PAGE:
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Ecotoxicology

, Volume 22, Issue 5, pp 869–878 | Cite as

Consequences of a multi-generation exposure to uranium on Caenorhabditis elegans life parameters and sensitivity

  • Benoit GoussenEmail author
  • Florian Parisot
  • Rémy Beaudouin
  • Morgan Dutilleul
  • Adeline Buisset-Goussen
  • Alexandre R. R. Péry
  • Jean-Marc Bonzom
Article

Abstract

The assessment of toxic effects at biologically and ecologically relevant scales is an important challenge in ecosystem protection. Indeed, stressors may impact populations at much longer term than the usual timescale of toxicity tests. It is therefore important to study the evolutionary response of a population under chronic stress. We performed a 16-generation study to assess the evolution of two populations of the ubiquitous nematode Caenorhabditis elegans in control conditions or exposed to 1.1 mM of uranium. Several generations were selected to assess growth, reproduction, survival, and dose–responses relationships, through exposure to a range of concentrations (from 0 to 1.2 mM U) with all endpoints measured daily. Our experiment showed an adaptation of individuals to experimental conditions (increase of maximal length and decrease of fecundity) for both populations. We also observed an increase of adverse effects (reduction of growth and fertility) as a function of uranium concentration. We pointed out the emergence of population differentiation for reproduction traits. In contrast, no differentiation was observed on growth traits. Our results confirm the importance of assessing environmental risk related to pollutant through multi-generational studies.

Keywords

Caenorhabditis elegans Multi-generations experiment Evolutionary ecotoxicology Uranium 

Notes

Acknowledgments

We are especially grateful to Catherine Lecomte for discussions and suggestion on this project, Audrey Sternalski for discussion and punctual help, Virginie Camilleri for technical assistance with the ICP-AES measurements, and Cleo Tebby for linguistic corrections, statistical validation and discussion. We also thank Henrique Teotónio for providing us with his base population and for comments. The authors are also grateful to two anonymous reviewers for their valuable comments and suggestions on the manuscript. This work was part of the Envirhom-Eco research program supported by the french Institute for Radioprotection and Nuclear Safety (IRSN) and the 190 DRC-08-02 program supported by the french Ministry of Ecology.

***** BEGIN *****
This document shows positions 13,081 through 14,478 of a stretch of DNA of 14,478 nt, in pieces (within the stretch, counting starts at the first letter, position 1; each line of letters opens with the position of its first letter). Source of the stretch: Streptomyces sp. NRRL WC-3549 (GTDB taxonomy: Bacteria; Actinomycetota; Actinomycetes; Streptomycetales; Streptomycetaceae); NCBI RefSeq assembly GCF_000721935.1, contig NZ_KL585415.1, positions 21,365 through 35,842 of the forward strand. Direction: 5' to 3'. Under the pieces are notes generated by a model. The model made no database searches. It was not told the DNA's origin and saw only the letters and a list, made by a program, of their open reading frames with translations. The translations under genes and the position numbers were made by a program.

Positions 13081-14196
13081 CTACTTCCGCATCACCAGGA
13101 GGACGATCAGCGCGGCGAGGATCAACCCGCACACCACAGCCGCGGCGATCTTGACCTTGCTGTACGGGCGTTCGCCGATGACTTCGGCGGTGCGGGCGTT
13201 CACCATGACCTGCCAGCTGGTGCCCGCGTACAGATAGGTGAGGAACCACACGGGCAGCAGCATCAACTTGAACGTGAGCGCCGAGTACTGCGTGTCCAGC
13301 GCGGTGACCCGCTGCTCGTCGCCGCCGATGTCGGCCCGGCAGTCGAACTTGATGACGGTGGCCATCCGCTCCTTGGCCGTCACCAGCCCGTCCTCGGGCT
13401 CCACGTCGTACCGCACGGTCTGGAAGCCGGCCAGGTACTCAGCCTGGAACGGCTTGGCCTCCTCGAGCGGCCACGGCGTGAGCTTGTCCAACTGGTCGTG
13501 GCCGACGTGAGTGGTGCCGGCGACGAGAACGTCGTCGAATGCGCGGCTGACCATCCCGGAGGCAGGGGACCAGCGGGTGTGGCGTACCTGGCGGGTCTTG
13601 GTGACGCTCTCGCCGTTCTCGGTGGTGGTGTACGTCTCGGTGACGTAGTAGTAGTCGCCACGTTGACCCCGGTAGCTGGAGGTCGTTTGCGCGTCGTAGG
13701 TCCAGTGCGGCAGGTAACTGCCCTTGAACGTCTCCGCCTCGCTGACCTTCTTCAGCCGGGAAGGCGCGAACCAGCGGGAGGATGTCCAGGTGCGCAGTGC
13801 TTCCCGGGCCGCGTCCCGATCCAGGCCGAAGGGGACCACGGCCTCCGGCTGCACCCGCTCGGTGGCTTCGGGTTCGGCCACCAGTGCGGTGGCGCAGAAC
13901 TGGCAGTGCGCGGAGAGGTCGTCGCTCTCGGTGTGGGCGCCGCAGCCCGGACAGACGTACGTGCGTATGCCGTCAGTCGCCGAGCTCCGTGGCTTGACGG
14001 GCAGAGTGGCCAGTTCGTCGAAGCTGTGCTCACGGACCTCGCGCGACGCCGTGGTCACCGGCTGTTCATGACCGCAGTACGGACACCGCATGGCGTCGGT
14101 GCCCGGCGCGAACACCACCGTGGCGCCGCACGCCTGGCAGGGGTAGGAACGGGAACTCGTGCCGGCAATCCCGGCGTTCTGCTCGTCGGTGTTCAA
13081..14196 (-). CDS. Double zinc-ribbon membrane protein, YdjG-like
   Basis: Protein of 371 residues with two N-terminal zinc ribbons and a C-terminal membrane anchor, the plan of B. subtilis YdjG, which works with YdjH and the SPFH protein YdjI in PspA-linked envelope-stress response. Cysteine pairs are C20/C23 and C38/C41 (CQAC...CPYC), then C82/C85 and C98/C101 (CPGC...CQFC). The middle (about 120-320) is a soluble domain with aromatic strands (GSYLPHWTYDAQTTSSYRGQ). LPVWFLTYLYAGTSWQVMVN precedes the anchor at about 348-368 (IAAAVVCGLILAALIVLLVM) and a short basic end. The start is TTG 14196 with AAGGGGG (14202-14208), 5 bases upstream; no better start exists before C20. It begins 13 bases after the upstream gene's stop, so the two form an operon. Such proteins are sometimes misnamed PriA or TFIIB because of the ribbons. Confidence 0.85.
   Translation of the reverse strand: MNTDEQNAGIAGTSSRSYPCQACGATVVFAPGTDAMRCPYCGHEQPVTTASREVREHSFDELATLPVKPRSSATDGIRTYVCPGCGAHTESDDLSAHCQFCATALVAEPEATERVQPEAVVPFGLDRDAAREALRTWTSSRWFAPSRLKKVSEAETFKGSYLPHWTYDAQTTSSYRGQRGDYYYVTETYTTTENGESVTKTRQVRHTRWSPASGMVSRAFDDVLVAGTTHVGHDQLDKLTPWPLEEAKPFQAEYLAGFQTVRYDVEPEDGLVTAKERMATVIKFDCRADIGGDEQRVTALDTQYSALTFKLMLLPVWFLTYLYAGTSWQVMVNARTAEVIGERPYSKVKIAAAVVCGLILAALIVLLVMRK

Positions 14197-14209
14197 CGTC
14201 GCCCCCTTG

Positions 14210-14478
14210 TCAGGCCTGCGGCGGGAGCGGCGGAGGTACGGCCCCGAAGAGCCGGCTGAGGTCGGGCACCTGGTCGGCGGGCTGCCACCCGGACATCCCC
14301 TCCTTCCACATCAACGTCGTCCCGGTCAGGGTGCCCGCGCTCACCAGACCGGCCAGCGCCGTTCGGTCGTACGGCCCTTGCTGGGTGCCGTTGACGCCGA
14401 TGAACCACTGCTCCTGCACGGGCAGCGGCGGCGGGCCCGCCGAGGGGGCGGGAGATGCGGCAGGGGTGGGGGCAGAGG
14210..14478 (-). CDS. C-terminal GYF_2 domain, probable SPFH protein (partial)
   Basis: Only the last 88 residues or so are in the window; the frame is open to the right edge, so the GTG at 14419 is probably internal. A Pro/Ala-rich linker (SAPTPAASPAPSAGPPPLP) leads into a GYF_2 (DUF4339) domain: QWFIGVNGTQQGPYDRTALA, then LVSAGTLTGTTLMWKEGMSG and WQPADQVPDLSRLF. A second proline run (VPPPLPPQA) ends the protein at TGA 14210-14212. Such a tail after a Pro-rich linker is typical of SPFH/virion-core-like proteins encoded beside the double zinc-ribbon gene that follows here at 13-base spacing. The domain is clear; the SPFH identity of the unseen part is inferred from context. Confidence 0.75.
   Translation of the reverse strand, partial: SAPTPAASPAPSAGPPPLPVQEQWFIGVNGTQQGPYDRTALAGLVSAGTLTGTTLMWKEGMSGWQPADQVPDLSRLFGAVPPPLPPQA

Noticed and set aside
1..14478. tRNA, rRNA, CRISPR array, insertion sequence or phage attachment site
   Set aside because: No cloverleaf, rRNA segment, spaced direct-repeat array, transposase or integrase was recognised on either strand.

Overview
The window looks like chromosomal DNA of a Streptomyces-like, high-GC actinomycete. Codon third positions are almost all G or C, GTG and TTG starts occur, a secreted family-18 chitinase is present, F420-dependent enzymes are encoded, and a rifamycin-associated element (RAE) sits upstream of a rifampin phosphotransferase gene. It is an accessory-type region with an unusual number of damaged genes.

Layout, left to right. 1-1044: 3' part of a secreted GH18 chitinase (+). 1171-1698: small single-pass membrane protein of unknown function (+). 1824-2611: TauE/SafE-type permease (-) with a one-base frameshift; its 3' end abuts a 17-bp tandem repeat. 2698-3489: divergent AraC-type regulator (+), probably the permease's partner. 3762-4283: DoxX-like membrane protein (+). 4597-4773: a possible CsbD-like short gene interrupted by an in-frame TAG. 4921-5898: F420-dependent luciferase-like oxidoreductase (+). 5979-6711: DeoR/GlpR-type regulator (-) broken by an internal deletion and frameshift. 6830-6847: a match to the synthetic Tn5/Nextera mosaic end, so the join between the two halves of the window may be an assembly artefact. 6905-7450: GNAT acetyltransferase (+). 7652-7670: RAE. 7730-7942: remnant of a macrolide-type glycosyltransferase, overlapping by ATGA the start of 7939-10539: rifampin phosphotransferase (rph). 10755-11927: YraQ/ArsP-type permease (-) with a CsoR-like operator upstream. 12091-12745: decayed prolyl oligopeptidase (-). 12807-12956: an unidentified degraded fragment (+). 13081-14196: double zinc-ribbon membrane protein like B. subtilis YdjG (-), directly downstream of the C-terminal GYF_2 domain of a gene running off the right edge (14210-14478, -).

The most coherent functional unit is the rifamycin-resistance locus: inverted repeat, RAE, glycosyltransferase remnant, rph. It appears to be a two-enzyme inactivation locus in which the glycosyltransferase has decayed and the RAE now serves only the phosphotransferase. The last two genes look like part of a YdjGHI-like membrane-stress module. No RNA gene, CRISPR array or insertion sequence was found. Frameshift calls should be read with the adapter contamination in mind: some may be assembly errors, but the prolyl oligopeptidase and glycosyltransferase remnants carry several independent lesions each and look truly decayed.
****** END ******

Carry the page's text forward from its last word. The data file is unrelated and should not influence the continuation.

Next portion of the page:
Conflict of interest

The authors declare that they have no conflict of interest.

Ethical standard

The experiments comply with the current law of the country in which they were performed.

Supplementary material

10646_2013_1078_MOESM1_ESM.png (704 kb)
Maximal length (L inf ) for hermaphrodite individuals (µm) as a function of the generation for MGC (Control population) and MGU (Uranium population) exposed to 0 mM U, 0.1 mM U, 0.3 mM U, 0.5 mM U, 0.9 mM U, 1.1 mM U, and 1.2 mM U. Each point represents the L inf value of the model (Eq. 1) fitted using all replicate for each treatment. (PNG 704 kb)
10646_2013_1078_MOESM2_ESM.png (675 kb)
Maximal length (L inf ) for male individuals (µm) as a function of the generation for MGC (Control population) and MGU (Uranium population) exposed to 0 mM U, 0.1 mM U, 0.3 mM U, 0.5 mM U, 0.9 mM U, 1.1 mM U, and 1.2 mM U. Each point represents the L inf value of the model (Eq. 1) fitted using all replicate for each treatment. (PNG 675 kb)
10646_2013_1078_MOESM3_ESM.png (776 kb)
Mean fecundity (± Standard Deviation) as a function of the generation for MGC (Control population) and MGU (Uranium population) exposed to 0 mM U, 0.1 mM U, 0.3 mM U, 0.5 mM U, 0.9 mM U, 1.1 mM U, and 1.2 mM U (PNG 775 kb)

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Copyright information

© Springer Science+Business Media New York 2013

Authors and Affiliations

  • Benoit Goussen
    • 1
    • 2
    Email author
  • Florian Parisot
    • 2
  • Rémy Beaudouin
    • 1
  • Morgan Dutilleul
    • 2
  • Adeline Buisset-Goussen
    • 2
  • Alexandre R. R. Péry
    • 1
  • Jean-Marc Bonzom
    • 2
  1. 1.Unit of Models for Ecotoxicology and Toxicology (METO)INERISVerneuil en HalatteFrance
  2. 2.Laboratoire d’ECOtoxicologie des radionucléides (LECO)PRP-ENV, SERIS, Institut de Radioprotection et de Sûreté Nucléaire (IRSN)CadaracheFrance

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